There has not been a more interesting off-season in recent memory when it comes coaching changes than in 2013. There have been a slew a moves amongst notable players, which began shortly after the WTA season ended and culminated with Maria Sharapova’s hiring of Sven Groeneveld.
Here is my analysis of the major WTA coaching changes.
The after the ATP season ended, the guys shifted into high gear and in the last week alone, Novak Djokovic announced he had hired Boris Becker, and Roger Federer asked Stefan Edberg to consult with him, at least in the short term. Kei Nishikori is now working with Michael Chang and Goran Ivanisevic coaching Marin Cilic again.
As Magnus Norman, the former Roland Garros finalist and coach of Stan Wawrinka tweeted: “Lendl,Goran,Chang and now Becker and perhaps Edberg as coaches on the @ATPWorldTour. Should do coach tournament. Sure not top seed anymore’
Before touching on the significance of those partnerships, a few words about our current Coach of the Year polls, which you can vote in here.
On the ATP side the nominees are:
Toni Nadal for Rafael Nadal; Marian Vajda for Novak Djokovic; Ivan Lendl for Andy Murray and Magnus Norman for Stan Wawrinka. On the WTA side, the nominees are: Patrick Mouratoglou for Serena Williams; Sam Sumyk for Victoria Azarenka;
Carlos Rodriguez for Li Na; and Marko Jankovic for Jelena Jankovic.
As of the morning of December 20, Lendl and Norman were leading the men’s poll. Murray became the first man since Fred Perry in 1936 to win Wimbledon and that alone says that his coach did an excellent job in preparing him for the biggest match of his life on the biggest stage in his nation and, to many folks, the most important venue in the sport.
Norman helped Wawrinka become a better all-around player and a much more confident person on court, which is why he was able to finish the year in the top eight for the first time and become a serious threat at the Slams.
Toni Nadal did a fantastic job helping Rafa adjust to Djokovic’s newfound strengths and helping his nephew add a few new elements to his own game while he was out with an injury, which is why Nadal had the best year of any player out there, won two majors and finished No. 1.
While Vajda now wants to take a back seat to Becker after eight year at the helm, it cannot be dismissed that he helped Djokovic regain the confidence he lost after losing to Nadal in the US Open final and go undefeated during the fall.
After Serena had her most consistent year ever and only lost four matches, Mouratoglou has to be given credit for helping her keep her mind on court all season long. She hadn’t shown an ability to do that as a veteran player until this year and now once again she is the dominant figure in her sport.
Sumyk is an underrated coach who has done an excellent job with Azarenka overall. She managed to win the Aussie Open amidst controversy, score two wins over Williams and, while she could have played much better in the third set of the US Open final and of course at the WTA Championships when she was wiped out, she remains Serena’s most threatening rival, and that is partly because her coach has helped her refine her game and keep her head in matches.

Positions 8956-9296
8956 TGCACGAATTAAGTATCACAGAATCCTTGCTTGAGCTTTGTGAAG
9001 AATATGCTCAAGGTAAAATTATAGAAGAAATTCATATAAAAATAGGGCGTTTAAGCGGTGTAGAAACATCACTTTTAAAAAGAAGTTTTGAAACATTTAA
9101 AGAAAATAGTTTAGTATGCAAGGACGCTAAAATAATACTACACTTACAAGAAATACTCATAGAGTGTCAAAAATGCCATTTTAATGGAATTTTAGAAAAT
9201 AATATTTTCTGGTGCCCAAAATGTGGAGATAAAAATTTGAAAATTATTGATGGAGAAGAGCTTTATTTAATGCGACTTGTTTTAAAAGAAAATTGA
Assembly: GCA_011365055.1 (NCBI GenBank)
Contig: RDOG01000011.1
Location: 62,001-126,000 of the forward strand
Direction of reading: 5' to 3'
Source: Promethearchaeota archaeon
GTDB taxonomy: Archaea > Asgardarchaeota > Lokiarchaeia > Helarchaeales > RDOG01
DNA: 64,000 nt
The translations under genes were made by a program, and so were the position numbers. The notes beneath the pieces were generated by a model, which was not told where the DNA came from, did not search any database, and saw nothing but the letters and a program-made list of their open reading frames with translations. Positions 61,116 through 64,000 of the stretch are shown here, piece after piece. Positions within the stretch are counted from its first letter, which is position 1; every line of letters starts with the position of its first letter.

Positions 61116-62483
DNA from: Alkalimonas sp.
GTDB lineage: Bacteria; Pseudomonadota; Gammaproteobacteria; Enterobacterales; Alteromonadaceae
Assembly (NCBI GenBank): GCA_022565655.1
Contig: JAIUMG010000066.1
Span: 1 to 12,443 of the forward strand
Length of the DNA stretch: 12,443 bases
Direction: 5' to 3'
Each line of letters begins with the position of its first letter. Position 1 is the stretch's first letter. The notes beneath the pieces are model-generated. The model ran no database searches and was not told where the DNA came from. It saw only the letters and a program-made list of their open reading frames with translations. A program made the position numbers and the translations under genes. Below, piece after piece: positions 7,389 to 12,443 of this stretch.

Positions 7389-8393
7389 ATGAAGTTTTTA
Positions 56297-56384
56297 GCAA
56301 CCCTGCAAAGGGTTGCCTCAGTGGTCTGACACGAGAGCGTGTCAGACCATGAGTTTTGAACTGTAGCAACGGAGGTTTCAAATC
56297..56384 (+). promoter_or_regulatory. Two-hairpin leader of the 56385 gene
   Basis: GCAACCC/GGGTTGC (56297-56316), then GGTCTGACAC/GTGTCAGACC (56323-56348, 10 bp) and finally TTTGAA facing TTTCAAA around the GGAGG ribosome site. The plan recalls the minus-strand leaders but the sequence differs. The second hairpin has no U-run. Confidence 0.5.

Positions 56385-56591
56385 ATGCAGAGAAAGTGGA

Rodriguez has made Li a player to fear on every surface and she trusts him enough to actually make net charging a part of her repertoire, which could be the addition that takes her to another Slam title.
Anyone who watched Jelena Jankovic flounder in 2012 (and before) knows just how far she has fallen and it took a family member – namely her brother Marko – to understand where she was and where she needed to go to regain her former top five form. She finished the year in the top 8 and once again is filled with vim and vigor.
Here are my quick thoughts on the recent ATP coaching moves.
Djokovic hires Becker: Clearly Djokovic wants to work with an ex-No. 1 who has won Slams to perhaps do with him what Lendl did with Murray: give him some key tips as to how to handle himself in Grand Slam finals. He also wants to be able to go on the attack more often, which Becker did pretty consistently. The Serbian will not morph into a serve and volleyer like Becker was, but he can improve his volley and his transition game. Two big questions arise: Becker has never coached full-time and, will Djokovic be patient with him if he has to learn on the job; and given that Becker is a very public person who likes to discuss issues with the media, will Djokovic tolerate that if Becker criticizes him to the world or try to muzzle him?
Federer trains for a week with Edberg: The Swede says he is willing to consider working more with the Swiss than the week together they spent in Dubai. Edberg is Federer’s hero, so he clearly respects him, but what exactly can the Swede do with a great but aging player who is behind the eight ball when it comes to being able to be the rest of the so-called Big 4 again? Serve and volley? Chip and charge? Maybe, but Federer’s prior coach, Paul Annacone preached that and it didn’t turn out to matter much in 2013.
Nishikori and Chang: The American has coached before, doing a stint with Peng Shuai, so he does have some experience. Like Nishikori, Chang was an undersized player during his era, but the former world No. 2 was steadier than Japan’s top player is now, was mentally tougher and frankly was better all around. Nishikori needs to improve his fitness and play more patiently before he takes big rips at the ball. Chang, who was very hard worker, can help him with that.
Ivanisevic and Cilic: These two Croatians have worked with each other in the past. Ivanisevic is a bold, self-confident person who can perhaps convince Cilic to stop doubting himself. He also needs to figure out why his student hasn’t come close to living up to his top-5 potential. From the outside, that looks like a very complex jigsaw puzzle.